Absolute return credit hedge funds often aspire to far higher returns, too, even after fees. The return expectation for SkyBridge’s fund of funds’ credit positions would be 10-15% against a long-only manager expecting 5-6%. Stenham targets 8-12% annualised returns, according to senior research analyst Tim Beck.
They pursue these returns through strategies that are distinct from those followed by even the absolute or target-return oriented traditional managers. Nolte identifies three main families. Relative value strategies trade between the risks of different companies, sectors or markets, or even between different parts of the same company’s capital structure or different points on its yield curve; they are nearly always duration-neutral and often credit-beta neutral, too. Event-driven strategies encompass most of the purely credit-related opportunities and would include most of the standard long/short credit funds. And the third category, macro, focuses on directional risk that might be credit-related but could also encompass FX, rates or other risks. Hedge funds are also moving into other areas left open by the reduction in bank lending.
Stenham’s new credit fund covers the full spectrum of these hedge fund credit strategies, encompassing long/short credit, structured credit and distressed debt. The long/short credit managers are focused on the high-yield market, looking to benefit from the asymmetry of being short credit, but others exploit strategies and use instruments that are not generally available to traditional managers. Structured credit exposure is gained by investing in funds with 50-70% exposure to opportunities in securities such as non-agency RMBS and CMBS, CDOs and other ABS.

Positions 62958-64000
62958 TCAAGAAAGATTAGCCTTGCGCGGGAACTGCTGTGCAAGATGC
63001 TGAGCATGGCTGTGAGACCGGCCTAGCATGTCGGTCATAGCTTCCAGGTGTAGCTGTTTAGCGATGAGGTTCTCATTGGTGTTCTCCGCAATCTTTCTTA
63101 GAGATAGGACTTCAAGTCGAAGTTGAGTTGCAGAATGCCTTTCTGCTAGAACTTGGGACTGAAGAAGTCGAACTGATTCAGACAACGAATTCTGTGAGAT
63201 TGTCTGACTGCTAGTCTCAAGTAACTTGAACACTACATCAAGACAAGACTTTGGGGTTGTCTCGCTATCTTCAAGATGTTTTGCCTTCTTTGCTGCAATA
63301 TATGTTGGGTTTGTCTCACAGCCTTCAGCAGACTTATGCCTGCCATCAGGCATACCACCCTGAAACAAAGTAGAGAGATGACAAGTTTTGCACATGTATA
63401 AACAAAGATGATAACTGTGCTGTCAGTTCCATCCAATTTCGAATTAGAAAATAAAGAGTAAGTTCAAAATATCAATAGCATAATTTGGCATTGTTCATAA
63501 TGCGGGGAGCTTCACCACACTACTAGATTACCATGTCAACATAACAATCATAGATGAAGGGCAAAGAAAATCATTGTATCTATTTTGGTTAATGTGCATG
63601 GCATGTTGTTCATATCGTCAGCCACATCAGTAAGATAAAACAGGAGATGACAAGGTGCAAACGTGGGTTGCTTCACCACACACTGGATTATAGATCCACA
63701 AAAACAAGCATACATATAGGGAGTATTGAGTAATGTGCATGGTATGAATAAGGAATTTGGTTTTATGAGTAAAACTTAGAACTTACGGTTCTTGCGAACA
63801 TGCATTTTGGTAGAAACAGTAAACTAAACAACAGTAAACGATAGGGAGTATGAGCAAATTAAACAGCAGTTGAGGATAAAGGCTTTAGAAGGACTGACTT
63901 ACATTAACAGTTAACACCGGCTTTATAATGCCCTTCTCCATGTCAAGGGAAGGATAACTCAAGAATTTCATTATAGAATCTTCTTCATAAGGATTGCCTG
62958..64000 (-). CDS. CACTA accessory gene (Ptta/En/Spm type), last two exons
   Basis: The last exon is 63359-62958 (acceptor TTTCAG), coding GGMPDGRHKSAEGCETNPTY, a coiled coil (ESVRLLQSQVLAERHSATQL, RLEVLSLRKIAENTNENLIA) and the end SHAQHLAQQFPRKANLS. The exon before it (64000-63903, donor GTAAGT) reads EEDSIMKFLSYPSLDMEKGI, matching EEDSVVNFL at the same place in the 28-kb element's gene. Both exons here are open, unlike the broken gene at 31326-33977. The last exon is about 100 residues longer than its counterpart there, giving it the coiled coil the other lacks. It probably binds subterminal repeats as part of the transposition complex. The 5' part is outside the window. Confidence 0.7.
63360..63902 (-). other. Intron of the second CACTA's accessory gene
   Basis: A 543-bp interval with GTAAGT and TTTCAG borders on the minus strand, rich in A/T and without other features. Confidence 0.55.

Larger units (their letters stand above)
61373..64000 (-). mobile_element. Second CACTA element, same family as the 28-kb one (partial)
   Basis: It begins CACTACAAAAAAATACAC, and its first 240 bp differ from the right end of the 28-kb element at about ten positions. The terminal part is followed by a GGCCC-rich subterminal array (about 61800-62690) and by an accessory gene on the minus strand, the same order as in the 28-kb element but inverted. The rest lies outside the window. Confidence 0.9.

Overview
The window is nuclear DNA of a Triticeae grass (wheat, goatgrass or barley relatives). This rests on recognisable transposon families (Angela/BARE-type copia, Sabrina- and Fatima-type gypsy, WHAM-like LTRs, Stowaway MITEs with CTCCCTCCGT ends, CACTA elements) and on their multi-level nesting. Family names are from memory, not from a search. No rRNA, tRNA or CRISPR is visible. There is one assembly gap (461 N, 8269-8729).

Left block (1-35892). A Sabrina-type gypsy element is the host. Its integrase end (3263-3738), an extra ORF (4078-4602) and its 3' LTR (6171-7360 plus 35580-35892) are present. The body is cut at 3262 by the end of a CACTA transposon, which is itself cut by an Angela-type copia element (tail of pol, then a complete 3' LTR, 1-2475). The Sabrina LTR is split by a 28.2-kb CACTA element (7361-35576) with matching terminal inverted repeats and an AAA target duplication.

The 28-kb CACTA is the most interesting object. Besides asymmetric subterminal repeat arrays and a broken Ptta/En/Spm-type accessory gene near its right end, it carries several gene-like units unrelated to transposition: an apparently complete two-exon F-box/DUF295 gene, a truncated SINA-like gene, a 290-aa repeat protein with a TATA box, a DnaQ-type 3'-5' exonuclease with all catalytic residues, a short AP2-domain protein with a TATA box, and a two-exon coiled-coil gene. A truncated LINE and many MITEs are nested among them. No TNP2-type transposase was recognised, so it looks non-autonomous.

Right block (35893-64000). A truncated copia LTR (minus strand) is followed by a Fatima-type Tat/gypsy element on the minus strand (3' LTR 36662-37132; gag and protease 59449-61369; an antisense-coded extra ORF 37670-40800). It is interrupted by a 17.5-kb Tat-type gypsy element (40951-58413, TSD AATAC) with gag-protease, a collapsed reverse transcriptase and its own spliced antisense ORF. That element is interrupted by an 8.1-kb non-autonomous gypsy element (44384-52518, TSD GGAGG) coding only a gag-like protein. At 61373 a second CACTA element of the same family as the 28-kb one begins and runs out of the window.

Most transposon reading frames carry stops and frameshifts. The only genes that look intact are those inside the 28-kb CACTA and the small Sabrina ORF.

“These are very complex and the least homogenous securities,” says Beck. “They don’t have a beta to the sub-prime market but require analysis of the dynamics of individual cashflows, so there is plenty of scope to generate alpha.
Distressed debt funds focus on opportunities like those arising from 2008 liquidations. “The underlying risks in this are very different from broad credit market risks,” explains Beck.
These strategies bear more resemblance to what goes on at private equity firms, commercial banks and the proprietary trading desks in investment banks – and indeed, Beck at Stenham sees these traders as the biggest competitors to hedge funds rather than absolute-return long-only managers. Of course, the reduction in ‘prop’ trading by those banks has therefore increased the opportunities for credit hedge funds (and indeed led to the creation of new ones as prop traders leave their jobs on Wall Street).
Hedge funds and long-only managers may both be targeting absolute returns, but investors need to weigh up the benefits of the hedge fund approaches against their higher fees – and those strategies are not just more costly versions of what they can buy at the traditional credit and bond houses.